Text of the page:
Un, deux, trois...

Tomorrow is Father's Day.  Which, when you aren't a father, your spouse isn't a father and both your fathers are dead... well, we don't really have plans.

Me and Dad, circa 1978?  Seersucker and a cigarette.

I was trying to think of a story I could tell about Dad, and the one I came up with was this.

When I was in 4th grade, my parents had me tested for Attention Deficit Disorder.  It was the 80s, and that was the scapegoat diagnosis for everything.  Although I was ultimately diagnosed with ADD, the truth is, my best (only) friend had moved to Mississippi and I was depressed - but back then, they didn't really know what to do with a depressed ten year old.  They put her on Ritalin. That, plus making a few new friends pretty well fixed it.

That's not really the point, though.

The point is that the shrink ran me through a bunch of tests, and one of them was to draw a picture of a family member.  I drew my father.  She asked me what he was doing in the picture, and I said, "He's asking me what we're going to cook today."

Dad did most of the cooking in our house.  I'm sure I've told you that before.  I watched.  I basically just liked hanging out with Dad.  And I liked food.

He would do smothered hamburger steaks sometimes. Rice was the standard carb in our house.  Rarely potatoes.  When I was sick, he would make me matzo ball soup.  He did birthday cakes for us - chocolate pound cake with a chocolate buttercream icing.   Once, for my birthday, he made me a pasta dish with a Gorgonzola cream sauce and toasted walnuts - based on a meal we'd had together in Paris.

Funny story about that night in Paris, actually. He, mom and I were walking, and it was raining out, and we kind of got turned around.  He went into a bar to get directions.  When he came out, he remarked on how friendly everyone had been to him.  It was a gay bar, if the rainbow flag out front means the same thing in France.  Dad was not homophobic. He would have been appalled about Orlando.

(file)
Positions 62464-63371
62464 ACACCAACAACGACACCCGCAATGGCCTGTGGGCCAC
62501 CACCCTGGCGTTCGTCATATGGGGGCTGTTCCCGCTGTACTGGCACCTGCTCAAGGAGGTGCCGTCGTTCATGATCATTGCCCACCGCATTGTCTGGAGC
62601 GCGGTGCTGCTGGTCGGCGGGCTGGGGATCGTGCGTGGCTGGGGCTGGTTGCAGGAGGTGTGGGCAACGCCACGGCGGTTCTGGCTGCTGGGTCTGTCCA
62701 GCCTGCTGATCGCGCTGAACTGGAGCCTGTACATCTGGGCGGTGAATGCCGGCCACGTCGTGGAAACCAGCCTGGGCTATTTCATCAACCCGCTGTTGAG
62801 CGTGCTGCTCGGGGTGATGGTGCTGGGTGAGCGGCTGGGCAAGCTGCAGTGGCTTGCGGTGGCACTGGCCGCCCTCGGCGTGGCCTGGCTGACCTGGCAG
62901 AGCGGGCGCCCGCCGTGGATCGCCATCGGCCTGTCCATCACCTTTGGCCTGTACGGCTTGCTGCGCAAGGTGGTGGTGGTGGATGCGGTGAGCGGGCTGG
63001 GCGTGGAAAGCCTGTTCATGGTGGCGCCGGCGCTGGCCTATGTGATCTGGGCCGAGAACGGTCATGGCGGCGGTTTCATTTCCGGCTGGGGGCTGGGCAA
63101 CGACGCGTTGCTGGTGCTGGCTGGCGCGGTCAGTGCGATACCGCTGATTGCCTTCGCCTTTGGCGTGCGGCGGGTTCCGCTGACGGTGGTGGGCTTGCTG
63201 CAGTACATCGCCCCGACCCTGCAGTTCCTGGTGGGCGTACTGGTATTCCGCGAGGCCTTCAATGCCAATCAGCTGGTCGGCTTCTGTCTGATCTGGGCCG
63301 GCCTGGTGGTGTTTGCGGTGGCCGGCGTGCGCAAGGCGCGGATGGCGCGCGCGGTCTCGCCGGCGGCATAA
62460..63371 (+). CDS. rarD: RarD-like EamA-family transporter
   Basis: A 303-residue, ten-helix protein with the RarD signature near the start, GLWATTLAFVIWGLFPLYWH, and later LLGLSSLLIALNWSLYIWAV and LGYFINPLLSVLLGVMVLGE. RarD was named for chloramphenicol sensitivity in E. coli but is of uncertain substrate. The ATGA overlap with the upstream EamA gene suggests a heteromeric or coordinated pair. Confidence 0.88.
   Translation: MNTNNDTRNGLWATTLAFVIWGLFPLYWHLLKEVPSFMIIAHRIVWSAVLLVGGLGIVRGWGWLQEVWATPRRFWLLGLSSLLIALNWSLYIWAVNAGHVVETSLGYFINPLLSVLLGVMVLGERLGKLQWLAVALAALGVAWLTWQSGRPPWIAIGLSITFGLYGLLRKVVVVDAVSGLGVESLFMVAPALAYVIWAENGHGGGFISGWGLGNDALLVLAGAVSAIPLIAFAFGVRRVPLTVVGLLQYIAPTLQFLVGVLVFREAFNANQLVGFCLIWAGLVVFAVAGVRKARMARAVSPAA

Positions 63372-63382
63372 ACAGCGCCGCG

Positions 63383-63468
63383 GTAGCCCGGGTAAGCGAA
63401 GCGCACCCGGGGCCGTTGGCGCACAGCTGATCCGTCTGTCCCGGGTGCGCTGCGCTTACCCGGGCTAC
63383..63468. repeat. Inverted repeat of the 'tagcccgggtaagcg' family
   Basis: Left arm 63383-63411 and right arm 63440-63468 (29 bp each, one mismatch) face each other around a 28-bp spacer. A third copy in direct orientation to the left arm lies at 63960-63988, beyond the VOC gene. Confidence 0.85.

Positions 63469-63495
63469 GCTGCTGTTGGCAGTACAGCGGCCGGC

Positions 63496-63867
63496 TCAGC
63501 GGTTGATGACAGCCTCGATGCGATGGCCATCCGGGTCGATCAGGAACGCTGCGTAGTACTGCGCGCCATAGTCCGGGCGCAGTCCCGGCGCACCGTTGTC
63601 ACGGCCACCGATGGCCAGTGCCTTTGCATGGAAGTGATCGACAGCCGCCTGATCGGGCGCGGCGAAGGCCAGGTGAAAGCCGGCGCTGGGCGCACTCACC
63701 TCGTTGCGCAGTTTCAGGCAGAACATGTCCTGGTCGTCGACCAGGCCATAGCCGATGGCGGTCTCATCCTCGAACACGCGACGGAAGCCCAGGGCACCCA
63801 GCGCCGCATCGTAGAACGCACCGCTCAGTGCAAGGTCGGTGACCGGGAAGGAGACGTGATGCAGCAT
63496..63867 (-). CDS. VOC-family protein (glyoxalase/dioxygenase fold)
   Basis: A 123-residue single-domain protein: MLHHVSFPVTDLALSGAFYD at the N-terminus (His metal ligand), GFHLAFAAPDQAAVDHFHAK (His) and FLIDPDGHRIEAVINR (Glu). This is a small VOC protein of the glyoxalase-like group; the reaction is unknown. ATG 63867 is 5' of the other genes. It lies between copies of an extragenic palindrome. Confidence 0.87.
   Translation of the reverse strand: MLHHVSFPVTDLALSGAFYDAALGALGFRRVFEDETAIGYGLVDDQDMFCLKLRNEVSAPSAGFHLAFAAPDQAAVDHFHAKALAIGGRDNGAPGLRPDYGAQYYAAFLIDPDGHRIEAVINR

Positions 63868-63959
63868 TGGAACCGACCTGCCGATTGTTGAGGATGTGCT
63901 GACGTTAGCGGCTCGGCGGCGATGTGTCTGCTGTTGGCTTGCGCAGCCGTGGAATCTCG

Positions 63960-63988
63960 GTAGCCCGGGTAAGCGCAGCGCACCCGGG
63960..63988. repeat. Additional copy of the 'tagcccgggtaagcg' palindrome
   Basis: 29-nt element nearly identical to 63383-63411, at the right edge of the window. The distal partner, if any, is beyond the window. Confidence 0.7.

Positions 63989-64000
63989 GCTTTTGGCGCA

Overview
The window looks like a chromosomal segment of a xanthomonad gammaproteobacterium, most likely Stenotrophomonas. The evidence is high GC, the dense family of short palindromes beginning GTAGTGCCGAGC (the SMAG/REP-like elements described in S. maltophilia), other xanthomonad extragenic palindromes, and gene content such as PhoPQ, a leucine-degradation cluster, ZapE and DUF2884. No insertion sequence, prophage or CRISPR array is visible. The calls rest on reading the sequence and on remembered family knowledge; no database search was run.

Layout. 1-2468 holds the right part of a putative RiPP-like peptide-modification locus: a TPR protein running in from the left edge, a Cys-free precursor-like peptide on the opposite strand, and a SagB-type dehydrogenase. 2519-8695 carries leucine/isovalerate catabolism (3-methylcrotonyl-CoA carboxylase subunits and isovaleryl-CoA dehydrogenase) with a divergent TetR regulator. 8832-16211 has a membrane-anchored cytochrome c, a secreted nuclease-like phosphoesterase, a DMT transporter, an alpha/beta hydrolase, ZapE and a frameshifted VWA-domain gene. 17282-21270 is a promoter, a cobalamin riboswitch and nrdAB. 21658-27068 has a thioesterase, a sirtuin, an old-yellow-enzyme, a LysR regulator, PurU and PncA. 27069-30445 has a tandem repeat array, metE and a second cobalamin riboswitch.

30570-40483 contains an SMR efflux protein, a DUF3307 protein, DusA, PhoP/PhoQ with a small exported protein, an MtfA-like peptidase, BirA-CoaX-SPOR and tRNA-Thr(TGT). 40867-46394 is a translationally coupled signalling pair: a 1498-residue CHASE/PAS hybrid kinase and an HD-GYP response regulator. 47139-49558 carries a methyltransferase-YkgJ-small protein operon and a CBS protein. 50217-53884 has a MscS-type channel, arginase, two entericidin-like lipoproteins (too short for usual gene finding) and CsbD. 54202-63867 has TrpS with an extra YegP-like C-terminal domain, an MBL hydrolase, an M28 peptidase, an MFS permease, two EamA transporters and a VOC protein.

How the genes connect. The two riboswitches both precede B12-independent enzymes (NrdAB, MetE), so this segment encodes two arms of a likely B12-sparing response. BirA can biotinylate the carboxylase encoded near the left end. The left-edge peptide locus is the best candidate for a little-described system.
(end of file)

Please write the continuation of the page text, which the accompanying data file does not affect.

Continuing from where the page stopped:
Once, for Mom's birthday, we attempted to make her a caramel cake - it was raining that day, too - and we were making the icing, which is burnt sugar and very, very picky.  The humidity worked against us and we ended up screwing up several batches of icing,

Another time, I would have been in my 20s, he, Mom and I at Christmas time were making peanut butter fudge, and again, it was raining, and a batch failed.  I offered to take the aluminum pan filled with the unset goo out to the trash can outside, and I remember standing in the cold rain eating some of the warm peanut butter/sugar sludge before going inside.

At least once, I remember Dad picking me up from school, handing me a Mounds bar and telling me I looked like I needed some Vitamin M.  Occasionally, if we were out early running errands, we'd get a snack cake and a soft drink.  "Breakfast of Champions", he'd say.

So, is it any wonder that in missing my Dad, I turn to food?  Dad was food, and Dad was comfort, and in absence of Dad... there is food.  And a modicum of comfort.

I'm not sure what the shrink gleaned from my drawing of Dad.  But I suspect in some file somewhere, there's a note that reads:

"Probably not ADD. Seems depressed.  Give her Ritalin anyway.  Also, probably going to have an eating disorder.  Daddy issues."

Happy Father's Day.



I only discovered a few years ago that the rainbow is a property of those who walk the lavender path now. My first internet username was rainbow_rising (based on a poem I'd written once, Rising Rainbow) and I'd no clue that I was probably signalling a wholly erroneous idea of my sexuality.
I love that you have so many wonderful stories about your dad. This day is tough for you, I'm sure. Hugs.